Wednesday, 6 April 2016

Girl at the end of the world

Walking through my local town centre the other day, looking up at the dusky sky, I began to remember how it used to be in the warm summer evenings - even after nightfall. True though it may be that it has changed - half of the shopping centre has been rebuilt, and I'm pretty sure that those high-end flats weren't there - the basic layout's always been the same. My gran had a picture of the area around the marketplace in 1910, and that's hardly changed at all. There's a McDonald's there now, but I can let that go.

Just after dusk, an odd youth subculture had a tendency to emerge. I don't see any signs of it now - but, then again, I'm not really looking. It was easier to see when I was part of it; church youth heading off to Bible study clutching McFlurries or other comestibles (bought, of course, on a Sabbath), sixth formers herding into Pizza Hut and demanding a table for nine, Woodcrafters lazily slumming under the shade of a huge tree as the balmy summer nights closed in. I did a lot in my youth for someone who didn't really do much.

One evening, I was out for a walk by myself and (after about an hour or so) found myself getting into the town park (through one of the ways in; they close the park at night, but everyone knows there are methods other than gates; this entrance didn't even have a gate). I wasn't the only one: there were small gangs of young people congregated in the open spaces, a few with guitars or boomboxes playing the sort of popular music I don't enjoy. I belive, of course, that I was listening to James. On a cassette. Those were the days.

I made my way through the park (which took a while; it's a big park) and emerged into the town centre, rounding the library and down the high street, when - quite by chance - I spotted a collection of girls who I'd noticed in the park. One of them called out to me, and we got chatting - for the next hour or so, I was the token boy, and found myself actually having quite a good time. I casually mentioned my e-mail address to one of them, and the following day, I found that she'd not only remembered it, but added me on MSN.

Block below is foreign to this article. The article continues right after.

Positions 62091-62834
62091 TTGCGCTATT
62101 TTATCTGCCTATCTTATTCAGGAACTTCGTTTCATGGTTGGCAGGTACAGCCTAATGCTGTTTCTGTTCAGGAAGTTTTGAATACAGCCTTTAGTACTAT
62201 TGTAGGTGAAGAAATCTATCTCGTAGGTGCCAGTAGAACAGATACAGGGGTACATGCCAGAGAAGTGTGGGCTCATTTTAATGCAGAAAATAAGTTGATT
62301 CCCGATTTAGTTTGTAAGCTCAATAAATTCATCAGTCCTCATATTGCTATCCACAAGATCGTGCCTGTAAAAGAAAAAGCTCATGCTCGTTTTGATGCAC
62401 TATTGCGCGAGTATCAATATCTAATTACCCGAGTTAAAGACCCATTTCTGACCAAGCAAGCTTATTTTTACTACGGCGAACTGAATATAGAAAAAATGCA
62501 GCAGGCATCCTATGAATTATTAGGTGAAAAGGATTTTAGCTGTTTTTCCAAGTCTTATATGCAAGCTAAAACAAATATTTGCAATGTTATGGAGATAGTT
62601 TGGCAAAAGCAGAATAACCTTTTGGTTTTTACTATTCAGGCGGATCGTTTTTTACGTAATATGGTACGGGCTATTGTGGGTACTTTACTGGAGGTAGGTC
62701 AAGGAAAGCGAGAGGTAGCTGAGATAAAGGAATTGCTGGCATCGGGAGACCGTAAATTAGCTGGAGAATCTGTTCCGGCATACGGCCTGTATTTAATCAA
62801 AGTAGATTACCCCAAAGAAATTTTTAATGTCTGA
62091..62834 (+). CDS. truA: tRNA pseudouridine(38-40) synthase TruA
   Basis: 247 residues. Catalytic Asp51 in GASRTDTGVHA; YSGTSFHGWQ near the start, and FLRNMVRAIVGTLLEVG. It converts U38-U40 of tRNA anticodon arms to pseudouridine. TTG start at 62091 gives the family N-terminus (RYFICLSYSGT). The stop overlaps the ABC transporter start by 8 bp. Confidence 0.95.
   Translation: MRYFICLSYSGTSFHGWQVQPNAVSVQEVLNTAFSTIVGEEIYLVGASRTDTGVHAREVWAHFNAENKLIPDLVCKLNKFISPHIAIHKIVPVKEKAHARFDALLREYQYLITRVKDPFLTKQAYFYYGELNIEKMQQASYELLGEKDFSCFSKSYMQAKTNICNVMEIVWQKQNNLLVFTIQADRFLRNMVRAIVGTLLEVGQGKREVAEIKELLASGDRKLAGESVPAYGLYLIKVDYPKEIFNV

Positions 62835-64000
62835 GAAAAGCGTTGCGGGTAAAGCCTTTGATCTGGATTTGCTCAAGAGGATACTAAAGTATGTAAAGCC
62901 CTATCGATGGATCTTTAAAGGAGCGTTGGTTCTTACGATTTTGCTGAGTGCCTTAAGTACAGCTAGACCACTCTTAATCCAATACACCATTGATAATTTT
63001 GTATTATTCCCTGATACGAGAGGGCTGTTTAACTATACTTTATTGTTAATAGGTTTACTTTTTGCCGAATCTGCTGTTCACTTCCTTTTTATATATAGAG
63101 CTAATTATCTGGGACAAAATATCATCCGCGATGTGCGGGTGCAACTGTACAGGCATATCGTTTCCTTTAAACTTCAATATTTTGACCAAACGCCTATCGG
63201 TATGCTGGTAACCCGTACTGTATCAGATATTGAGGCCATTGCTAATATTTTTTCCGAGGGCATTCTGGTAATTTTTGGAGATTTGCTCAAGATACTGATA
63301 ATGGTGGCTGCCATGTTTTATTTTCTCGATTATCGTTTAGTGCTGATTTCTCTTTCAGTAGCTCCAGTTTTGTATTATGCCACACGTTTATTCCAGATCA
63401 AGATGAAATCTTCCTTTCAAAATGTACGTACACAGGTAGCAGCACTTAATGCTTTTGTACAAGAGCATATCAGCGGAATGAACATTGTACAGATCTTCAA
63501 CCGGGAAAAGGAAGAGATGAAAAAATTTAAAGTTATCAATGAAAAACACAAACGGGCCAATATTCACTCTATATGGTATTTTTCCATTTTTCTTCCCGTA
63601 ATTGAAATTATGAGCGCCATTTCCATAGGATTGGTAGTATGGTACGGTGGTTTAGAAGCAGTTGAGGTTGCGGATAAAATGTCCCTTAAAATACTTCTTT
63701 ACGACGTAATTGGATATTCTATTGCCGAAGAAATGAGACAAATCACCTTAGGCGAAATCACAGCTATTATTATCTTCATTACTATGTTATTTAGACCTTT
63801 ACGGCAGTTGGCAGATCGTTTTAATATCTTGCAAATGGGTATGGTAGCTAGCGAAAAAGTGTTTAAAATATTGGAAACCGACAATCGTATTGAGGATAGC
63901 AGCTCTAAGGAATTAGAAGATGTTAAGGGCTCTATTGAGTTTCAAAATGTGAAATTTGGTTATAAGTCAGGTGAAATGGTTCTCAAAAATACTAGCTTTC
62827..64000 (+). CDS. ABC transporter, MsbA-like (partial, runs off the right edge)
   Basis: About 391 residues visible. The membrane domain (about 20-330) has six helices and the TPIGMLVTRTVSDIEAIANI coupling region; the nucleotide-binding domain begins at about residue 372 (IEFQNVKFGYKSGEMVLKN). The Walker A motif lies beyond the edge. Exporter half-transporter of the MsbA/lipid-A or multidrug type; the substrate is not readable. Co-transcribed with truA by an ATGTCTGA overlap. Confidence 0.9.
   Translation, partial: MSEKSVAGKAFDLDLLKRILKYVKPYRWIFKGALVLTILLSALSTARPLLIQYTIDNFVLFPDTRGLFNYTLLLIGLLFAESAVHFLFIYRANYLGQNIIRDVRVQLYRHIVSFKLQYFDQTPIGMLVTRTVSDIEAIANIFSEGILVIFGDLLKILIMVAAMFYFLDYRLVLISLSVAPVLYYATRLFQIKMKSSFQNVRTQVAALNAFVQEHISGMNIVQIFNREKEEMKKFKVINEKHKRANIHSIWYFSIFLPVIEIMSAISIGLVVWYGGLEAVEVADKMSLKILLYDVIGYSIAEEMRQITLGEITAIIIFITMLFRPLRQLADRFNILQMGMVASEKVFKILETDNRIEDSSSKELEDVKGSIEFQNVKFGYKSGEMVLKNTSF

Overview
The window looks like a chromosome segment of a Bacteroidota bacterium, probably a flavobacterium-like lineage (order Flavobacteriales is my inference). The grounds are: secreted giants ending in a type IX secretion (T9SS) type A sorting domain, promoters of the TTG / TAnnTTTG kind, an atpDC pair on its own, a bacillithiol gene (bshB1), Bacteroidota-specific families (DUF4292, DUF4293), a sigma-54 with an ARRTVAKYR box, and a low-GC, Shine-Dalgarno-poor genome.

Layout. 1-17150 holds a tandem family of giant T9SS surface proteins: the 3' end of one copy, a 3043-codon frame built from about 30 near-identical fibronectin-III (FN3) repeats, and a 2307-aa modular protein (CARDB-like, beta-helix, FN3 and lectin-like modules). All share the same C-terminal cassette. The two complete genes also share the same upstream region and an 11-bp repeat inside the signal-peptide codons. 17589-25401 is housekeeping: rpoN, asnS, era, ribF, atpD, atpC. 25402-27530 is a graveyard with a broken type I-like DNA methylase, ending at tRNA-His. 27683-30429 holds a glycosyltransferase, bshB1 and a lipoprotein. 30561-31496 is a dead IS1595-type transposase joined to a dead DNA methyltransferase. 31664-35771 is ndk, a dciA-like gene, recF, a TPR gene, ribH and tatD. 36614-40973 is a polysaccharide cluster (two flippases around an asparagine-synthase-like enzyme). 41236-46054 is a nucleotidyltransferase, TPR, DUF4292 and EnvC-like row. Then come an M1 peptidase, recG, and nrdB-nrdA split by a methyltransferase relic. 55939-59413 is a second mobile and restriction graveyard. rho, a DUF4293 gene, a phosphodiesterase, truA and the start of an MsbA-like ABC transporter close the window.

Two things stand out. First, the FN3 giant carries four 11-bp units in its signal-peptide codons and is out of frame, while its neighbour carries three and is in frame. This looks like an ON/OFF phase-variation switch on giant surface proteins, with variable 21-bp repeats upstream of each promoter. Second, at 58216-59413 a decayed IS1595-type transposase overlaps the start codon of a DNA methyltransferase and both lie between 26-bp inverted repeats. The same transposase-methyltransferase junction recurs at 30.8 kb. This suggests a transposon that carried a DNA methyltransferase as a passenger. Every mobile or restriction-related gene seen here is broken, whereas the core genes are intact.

"Random girls you met in the town?" was her prompt.

And so that's what they became. Random girls. They showed up more often than I'd originally thought - once at the Battle of the Bands organised by our local arts service (they were a band - I didn't know!), once again in the park, once on the main escalator of Oxford Circus station, once in the queue for Harry Potter, and all over what passed for social media back then. The friendliest one - short with black hair and an Offspring fixation - I even kissed once.

Once.

I was at a gig in Wood Green featuring a local band who were all friends from school (Music Man and a couple of others). Most of the people from school in my little clique were there (Einstein notwithstanding; he never came to these things); we went mental to Longview by Green Day and applauded wildly for Music Man as he was brought to his knees playing the final solo. It was, frankly, a great night.

The random girls were there. Throughout the evening, they began to trickle away steadily, until - I noticed it; she was sitting on her own in the corner - was the friendly, short, black-haired Offspring fan. I went over to enquire how she was and where all her friends were, which proved to be a mistake; they'd all had other places to be and had left her on her own, meaning that she was to make her own way back to the tube station. Not a long walk, nor a dangerous one, really, but a much nicer journey to make with someone, especially following a gig.

After the encore finished I found her sitting on the steps outside the pub and offered to walk her to the station. After the obligatory "no, you really don't have to" / "no, I want to, really" exchange typical of middle-class Londoners, we set off, Lightsinthesky fixing me with a sparkling eye and mouthing, Good one.

We made it there without incident. She thanked me for my consideration, said she'd probably see me at one of these things in the future, and gave me a hug (she came up to about my waist). I bent down, kissed her on the very top of her head, and waved her off. She left. Smiling.

I walked back to the pub, where the band were packing away their instruments and my friends were still milling about. Lightsinthesky, who had spent the weekend hitting on - and failing to get - the cousin of the Manics fan with whom I wanted to have sex, basically pounced on me as soon as I re-appeared. What was he expecting: that I would go home with her? (As it turns out... that's exactly what he was expecting.) We headed for the bus stop, Lightsinthesky torn between his final attempts to lay my friend's cousin and get a story out of me that didn't actually exist.

The following day, I headed into town, at the same time as two years prior, when I'd first met the random girls.

"What's going on between you and this girl?" said Lightsinthesky, appearing out of nowhere.
"We're friends," I said truthfully, not even having considered any particular alternative.
"Oh," he said, appearing disappointed.

There was a pause.

"Can I have her...?"
"No!"

And off I walked, back into town, always ready for a new adventure.

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